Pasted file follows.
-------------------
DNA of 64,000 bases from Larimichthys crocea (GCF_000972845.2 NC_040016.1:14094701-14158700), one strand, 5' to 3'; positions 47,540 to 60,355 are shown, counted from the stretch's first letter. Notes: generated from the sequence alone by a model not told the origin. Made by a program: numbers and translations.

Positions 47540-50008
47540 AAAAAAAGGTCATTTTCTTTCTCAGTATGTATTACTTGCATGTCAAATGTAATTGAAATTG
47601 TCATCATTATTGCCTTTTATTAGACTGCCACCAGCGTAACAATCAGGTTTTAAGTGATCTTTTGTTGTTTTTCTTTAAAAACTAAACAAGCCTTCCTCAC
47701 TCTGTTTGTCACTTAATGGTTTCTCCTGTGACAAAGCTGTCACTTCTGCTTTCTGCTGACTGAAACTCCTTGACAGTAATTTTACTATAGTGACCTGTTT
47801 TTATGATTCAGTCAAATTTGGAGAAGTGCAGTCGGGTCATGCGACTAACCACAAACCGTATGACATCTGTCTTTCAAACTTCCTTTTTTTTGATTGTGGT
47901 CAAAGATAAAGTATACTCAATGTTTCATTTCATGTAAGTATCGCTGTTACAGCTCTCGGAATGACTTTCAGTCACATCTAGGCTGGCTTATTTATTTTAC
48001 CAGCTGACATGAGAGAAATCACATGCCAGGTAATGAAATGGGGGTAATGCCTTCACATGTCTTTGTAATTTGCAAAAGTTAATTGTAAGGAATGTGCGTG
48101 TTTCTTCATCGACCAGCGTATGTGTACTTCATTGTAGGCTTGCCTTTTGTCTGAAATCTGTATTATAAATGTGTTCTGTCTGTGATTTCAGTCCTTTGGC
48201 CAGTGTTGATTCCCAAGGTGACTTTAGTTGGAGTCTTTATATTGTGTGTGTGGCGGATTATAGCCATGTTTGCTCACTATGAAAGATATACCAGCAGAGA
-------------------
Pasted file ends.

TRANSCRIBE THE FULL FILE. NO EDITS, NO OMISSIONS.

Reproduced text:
DNA of 64,000 bases from Larimichthys crocea (GCF_000972845.2 NC_040016.1:14094701-14158700), one strand, 5' to 3'; positions 47,540 to 60,355 are shown, counted from the stretch's first letter. Notes: generated from the sequence alone by a model not told the origin. Made by a program: numbers and translations.

Positions 47540-50008
47540 AAAAAAAGGTCATTTTCTTTCTCAGTATGTATTACTTGCATGTCAAATGTAATTGAAATTG
47601 TCATCATTATTGCCTTTTATTAGACTGCCACCAGCGTAACAATCAGGTTTTAAGTGATCTTTTGTTGTTTTTCTTTAAAAACTAAACAAGCCTTCCTCAC
47701 TCTGTTTGTCACTTAATGGTTTCTCCTGTGACAAAGCTGTCACTTCTGCTTTCTGCTGACTGAAACTCCTTGACAGTAATTTTACTATAGTGACCTGTTT
47801 TTATGATTCAGTCAAATTTGGAGAAGTGCAGTCGGGTCATGCGACTAACCACAAACCGTATGACATCTGTCTTTCAAACTTCCTTTTTTTTGATTGTGGT
47901 CAAAGATAAAGTATACTCAATGTTTCATTTCATGTAAGTATCGCTGTTACAGCTCTCGGAATGACTTTCAGTCACATCTAGGCTGGCTTATTTATTTTAC
48001 CAGCTGACATGAGAGAAATCACATGCCAGGTAATGAAATGGGGGTAATGCCTTCACATGTCTTTGTAATTTGCAAAAGTTAATTGTAAGGAATGTGCGTG
48101 TTTCTTCATCGACCAGCGTATGTGTACTTCATTGTAGGCTTGCCTTTTGTCTGAAATCTGTATTATAAATGTGTTCTGTCTGTGATTTCAGTCCTTTGGC
48201 CAGTGTTGATTCCCAAGGTGACTTTAGTTGGAGTCTTTATATTGTGTGTGTGGCGGATTATAGCCATGTTTGCTCACTATGAAAGATATACCAGCAGAGA